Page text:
So if you're an X, you get a free pass on being a Y. Thanks for that.

Is that sentence a question? I would call it a statement, but someone is insisting that it is a question, and gave this reasoning:

"It is a question. It is implied. Sometimes you have to look past punctuation to actual context. There is an implied "Right?" at the end of that. Are you a native English speaker? That seems very basic."

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    Question marks are for writing. In real language there is only intonation. – John Lawler Mar 18 '15 at 17:39
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    This wasn't in real life. The comment was posted by someone on Youtube. – Curious Mar 18 '15 at 17:41
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    The problem is that it might be a question or might not -- without hearing the tone of voice one can't tell. That's why there are question marks -- so you can differentiate when the written words are ambiguous. – Hot Licks Mar 18 '15 at 17:58
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    @JohnLawler is right on. I can read that sentence with a rising tone at the end and it will interpreted as a question. If I read it without that rise then it will be interpreted as a statement. (Consider that I am the teacher in a class and say, "So if you are have better than 75% average you can go on the field trip." vs if I am a student asking, "So if you have better than 75% average you can go on the field trip?" The question mark is there to tell the reader which way to read it. – Jim Mar 18 '15 at 18:01
  • A lot of idiots insist a lot of things in youtube comment threads. The number of times people have claimed their sarcasm was "obvious" is really astounding. – Parthian Shot Mar 25 '15 at 0:46

The sentence you quote is not a question.

It is equivalent to:

So if you score 50% on the test then you have passed, thanks for that.

That's just a statement. Clearly from context the speaker disagrees with the statement; it could be considered that there is an implied "You think that..." at the start, but neither of those turn it into a question. Other similar forms could be questions, for example:

So if you score 50% on the test then you have passed, is that it?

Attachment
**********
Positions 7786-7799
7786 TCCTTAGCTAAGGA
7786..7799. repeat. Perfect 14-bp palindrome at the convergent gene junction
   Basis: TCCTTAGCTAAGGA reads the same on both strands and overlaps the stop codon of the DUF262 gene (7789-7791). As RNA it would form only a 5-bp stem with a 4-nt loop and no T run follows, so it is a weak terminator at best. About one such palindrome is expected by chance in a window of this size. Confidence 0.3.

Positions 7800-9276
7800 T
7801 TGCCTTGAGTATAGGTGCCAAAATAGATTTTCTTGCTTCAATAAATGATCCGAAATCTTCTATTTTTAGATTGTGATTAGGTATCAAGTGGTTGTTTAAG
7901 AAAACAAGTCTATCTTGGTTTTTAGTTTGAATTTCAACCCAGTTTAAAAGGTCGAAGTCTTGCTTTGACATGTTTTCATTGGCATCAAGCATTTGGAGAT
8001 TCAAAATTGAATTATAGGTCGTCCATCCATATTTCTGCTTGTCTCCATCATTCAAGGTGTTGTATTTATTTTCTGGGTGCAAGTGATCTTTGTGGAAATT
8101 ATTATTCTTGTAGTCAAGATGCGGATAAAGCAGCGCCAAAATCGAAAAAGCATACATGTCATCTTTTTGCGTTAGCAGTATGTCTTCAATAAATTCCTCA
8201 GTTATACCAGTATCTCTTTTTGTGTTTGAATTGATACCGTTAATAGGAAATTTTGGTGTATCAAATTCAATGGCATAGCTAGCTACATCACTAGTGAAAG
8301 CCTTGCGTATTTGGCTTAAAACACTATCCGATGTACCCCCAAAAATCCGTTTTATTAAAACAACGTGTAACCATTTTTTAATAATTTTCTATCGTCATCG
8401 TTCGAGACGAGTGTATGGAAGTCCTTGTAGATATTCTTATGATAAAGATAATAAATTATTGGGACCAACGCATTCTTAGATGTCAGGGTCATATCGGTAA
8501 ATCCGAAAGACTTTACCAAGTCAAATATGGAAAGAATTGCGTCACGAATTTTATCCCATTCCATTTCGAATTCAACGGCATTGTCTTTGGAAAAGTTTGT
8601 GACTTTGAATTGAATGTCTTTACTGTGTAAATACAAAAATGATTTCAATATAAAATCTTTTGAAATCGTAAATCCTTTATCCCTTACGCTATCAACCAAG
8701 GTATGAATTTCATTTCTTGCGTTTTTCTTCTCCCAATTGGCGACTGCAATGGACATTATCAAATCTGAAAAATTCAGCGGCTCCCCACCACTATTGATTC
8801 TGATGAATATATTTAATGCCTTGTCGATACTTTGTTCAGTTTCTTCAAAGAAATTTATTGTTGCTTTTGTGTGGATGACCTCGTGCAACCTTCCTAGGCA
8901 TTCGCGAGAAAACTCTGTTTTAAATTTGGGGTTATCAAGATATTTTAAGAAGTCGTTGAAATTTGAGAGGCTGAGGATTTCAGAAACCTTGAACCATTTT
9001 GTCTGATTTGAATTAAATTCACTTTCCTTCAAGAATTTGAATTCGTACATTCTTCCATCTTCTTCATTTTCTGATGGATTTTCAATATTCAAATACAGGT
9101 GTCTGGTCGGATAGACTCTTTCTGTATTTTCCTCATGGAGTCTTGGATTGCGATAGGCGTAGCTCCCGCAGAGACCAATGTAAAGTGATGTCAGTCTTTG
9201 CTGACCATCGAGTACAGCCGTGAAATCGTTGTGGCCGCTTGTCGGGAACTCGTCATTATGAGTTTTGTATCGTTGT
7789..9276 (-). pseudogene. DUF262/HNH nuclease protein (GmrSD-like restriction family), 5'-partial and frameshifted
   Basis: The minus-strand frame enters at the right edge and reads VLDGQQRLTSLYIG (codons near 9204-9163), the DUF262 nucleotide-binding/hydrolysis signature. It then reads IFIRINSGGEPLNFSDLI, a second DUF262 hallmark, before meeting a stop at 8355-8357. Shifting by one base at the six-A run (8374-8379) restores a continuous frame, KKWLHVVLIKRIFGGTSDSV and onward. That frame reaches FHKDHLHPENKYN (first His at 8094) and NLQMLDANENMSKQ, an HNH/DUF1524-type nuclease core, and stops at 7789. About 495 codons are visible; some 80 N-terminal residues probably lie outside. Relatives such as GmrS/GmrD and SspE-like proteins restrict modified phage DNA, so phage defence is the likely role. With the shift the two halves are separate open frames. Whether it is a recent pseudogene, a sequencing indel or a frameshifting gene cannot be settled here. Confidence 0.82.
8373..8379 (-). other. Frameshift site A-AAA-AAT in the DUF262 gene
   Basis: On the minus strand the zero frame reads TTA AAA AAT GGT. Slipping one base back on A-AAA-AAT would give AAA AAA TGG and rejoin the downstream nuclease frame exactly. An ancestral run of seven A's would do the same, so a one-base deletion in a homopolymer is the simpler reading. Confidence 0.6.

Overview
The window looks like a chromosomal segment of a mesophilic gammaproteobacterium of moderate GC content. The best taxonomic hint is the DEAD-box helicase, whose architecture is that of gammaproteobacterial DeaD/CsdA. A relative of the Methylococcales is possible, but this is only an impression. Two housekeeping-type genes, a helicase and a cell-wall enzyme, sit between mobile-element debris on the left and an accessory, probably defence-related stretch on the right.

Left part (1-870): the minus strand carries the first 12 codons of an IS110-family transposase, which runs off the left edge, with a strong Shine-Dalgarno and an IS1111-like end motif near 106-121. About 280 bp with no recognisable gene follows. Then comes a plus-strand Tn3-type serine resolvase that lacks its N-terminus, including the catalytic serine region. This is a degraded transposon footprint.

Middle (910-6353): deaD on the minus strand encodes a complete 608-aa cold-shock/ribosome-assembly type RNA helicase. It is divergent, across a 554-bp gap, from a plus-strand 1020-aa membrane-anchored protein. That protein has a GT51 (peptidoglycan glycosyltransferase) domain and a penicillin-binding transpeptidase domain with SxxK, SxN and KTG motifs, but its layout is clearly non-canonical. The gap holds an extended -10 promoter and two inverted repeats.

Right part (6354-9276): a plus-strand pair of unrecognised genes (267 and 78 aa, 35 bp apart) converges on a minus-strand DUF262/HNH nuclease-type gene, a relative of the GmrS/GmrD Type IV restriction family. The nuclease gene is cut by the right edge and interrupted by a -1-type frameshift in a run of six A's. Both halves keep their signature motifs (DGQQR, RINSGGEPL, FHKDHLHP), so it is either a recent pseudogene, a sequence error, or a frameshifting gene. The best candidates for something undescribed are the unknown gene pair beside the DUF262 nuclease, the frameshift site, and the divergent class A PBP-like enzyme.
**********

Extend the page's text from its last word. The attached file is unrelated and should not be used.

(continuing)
It's the final clause that turns the sentence into a question.


So if you score 50%, have you passed?

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Of course you can ask a question without a question mark. An implied question, for instance, might be:

I would like to know if you're saying that if you're an X then you get a free pass on being a Y. (An accompanying dirty look would make it more emphatic.)


Unless I'm told otherwise, I'm assuming that if you're an X then you get a free pass at being a Y. (A look of self-confidence or even disdain might accompany this one.)

and, in another example

I'm making coffee... (implying the question "Would you like some coffee?")

Then there's this, on a Friday night:

I'm told I make great pancakes...

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  • Those aren't questions. Those are statements. They may be designed to elicit a response if the listener doesn't agree with your statement, but grammatically they aren't actually questions. As you say, they may function semantically as questions though. – Jim Mar 18 '15 at 23:15
  • From a prescriptivist POV, you're right. From a descriptivist POV, it answers the question "Can you ask..." It may depend on what your definition of "ask" is. And I challenge you to tell me who would disagree with "I'm making coffee..." – Canis Lupus Mar 18 '15 at 23:41
  • Hmm, to me, that one was the least "question-like" in my book. If I were a coffee drinker and wanted some, I might reply, "Oh. Would you make me some too?" But clearly I take your statement as a statement and not as a question. – Jim Mar 18 '15 at 23:51

It could be interpreted as a question, but I don't believe one could insist that it is.

Grammatically, you're right. It's not a question. It doesn't exhibit any of the grammar of question construction: there's no subject-verb inversion, no "question word" (how, why, where, etc.), and no question mark. It's an if-then statement, and makes perfect sense as one, even in context.

In spoken English, it could be given the illocutionary force of a question with an upward inflection. I could imagine many readers deciding to interpret it this way. However, if the author intended it to have the force of a question, then I would suggest that the omission of a question mark is misleading.

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